S: We’re going down to South By Southwest during this tour, which is going to be a lot of fun. We’re playing a bunch of day parties, we have like three or four of those going on, and you can go online to find those parties. If you’re in the Austin area, you can check those out. After that, we are doing a couple more shows with Lights, then heading back to New York. We’re all going to be pretty ready for a week long break, probably less because we are going to be super anxious to continue writing. We’ve been working on a lot of new material, and our goal is to finish something very soon. I think by the end of the summer we will have a whole new record to put out, and we want to do it as quickly as possible and just put it out there. That’s what people want, and that’s what we want.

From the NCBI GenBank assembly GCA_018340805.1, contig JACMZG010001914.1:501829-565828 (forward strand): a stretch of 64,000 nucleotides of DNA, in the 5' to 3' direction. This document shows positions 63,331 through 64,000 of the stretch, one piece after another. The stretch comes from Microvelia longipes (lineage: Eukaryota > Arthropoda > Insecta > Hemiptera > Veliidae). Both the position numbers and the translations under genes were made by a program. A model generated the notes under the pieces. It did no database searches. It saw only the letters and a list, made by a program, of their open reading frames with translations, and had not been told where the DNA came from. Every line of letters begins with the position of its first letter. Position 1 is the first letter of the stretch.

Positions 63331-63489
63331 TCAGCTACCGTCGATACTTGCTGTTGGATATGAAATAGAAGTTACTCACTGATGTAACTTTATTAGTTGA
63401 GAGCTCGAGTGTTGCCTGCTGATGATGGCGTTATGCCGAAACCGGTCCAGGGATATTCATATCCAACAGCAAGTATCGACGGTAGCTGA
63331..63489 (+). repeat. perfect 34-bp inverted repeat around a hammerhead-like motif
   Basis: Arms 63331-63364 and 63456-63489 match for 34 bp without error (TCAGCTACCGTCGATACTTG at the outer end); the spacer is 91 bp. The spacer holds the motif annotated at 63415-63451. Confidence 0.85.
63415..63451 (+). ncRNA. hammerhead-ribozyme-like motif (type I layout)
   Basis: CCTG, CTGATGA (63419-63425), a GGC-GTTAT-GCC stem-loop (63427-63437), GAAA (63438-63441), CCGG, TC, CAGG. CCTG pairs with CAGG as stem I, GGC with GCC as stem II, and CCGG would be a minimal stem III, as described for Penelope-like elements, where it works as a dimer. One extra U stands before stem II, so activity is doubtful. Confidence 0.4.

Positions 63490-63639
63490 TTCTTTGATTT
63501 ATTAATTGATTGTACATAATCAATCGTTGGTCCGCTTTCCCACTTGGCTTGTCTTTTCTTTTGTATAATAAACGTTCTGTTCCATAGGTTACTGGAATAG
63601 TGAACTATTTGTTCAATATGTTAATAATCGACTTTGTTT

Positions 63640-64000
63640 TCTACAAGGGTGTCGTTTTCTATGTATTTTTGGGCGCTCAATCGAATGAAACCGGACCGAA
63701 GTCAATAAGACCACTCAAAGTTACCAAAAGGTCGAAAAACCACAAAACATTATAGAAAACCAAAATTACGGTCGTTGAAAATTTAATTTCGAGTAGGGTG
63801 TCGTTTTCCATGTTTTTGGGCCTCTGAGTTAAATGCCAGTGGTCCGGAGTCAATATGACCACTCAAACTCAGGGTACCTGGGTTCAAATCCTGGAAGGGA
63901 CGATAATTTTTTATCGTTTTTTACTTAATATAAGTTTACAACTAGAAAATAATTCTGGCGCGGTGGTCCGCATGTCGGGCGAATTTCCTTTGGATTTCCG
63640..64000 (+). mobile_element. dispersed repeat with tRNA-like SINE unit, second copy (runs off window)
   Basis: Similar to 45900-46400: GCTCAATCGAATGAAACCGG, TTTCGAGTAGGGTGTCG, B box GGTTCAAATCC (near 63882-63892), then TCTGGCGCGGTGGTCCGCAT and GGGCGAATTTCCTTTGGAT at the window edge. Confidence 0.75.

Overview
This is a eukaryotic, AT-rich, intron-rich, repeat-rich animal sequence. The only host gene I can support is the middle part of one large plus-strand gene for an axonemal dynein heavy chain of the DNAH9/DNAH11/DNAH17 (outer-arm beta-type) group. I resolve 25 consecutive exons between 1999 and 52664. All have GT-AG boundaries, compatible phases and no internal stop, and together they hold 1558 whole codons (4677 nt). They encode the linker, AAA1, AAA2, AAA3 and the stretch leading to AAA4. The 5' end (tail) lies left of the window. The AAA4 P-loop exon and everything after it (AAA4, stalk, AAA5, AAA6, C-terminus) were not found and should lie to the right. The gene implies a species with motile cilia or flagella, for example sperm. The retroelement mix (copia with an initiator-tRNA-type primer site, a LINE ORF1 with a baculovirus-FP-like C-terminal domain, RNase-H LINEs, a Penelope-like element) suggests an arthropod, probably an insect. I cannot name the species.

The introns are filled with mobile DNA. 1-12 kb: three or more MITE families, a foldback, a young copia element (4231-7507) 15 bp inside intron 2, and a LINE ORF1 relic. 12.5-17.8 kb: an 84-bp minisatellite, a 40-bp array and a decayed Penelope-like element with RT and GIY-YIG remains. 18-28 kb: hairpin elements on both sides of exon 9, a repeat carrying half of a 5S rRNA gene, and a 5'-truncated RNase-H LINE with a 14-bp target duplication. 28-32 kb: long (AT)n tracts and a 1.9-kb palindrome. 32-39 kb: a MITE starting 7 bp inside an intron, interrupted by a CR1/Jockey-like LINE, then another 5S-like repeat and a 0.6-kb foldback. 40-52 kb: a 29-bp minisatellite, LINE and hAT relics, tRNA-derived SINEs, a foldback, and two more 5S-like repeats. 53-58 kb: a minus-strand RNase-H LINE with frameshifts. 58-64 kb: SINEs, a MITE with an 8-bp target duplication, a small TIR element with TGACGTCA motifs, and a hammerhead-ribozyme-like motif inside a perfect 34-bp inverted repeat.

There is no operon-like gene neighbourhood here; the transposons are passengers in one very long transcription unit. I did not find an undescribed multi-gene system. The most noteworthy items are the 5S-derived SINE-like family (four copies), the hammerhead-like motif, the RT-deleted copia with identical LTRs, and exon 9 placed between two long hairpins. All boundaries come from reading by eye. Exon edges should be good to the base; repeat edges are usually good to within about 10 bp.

Any final things you guys have to say?

S: Go online. Follow us on Twitter, on Tumblr, on Facebook. I guess Myspace is like Internet purgatory now, so don’t go there. We have a lot of great things that are always happening and we love to keep people updated, so we are constantly updating these things and putting out more material. We did a series of covers that we put out once a week a couple months ago, some really weird shit, which I think a lot of people enjoy. We may do that again because it was so much fun. Keep up to date with us, and spread the word. Word of mouth is the greatest advertisement tool.

I'd like to again thank Sam and the rest of Ambassadors for answering our questions. The band put on a killer show, and their recorded material is just as good. As the band said, word of mouth is the greatest advertising tool, so make sure to tell your friends about Ambassadors. You can listen to their music on Bandcamp, and you can follow them on Facebook, Tumblr, and Twitter.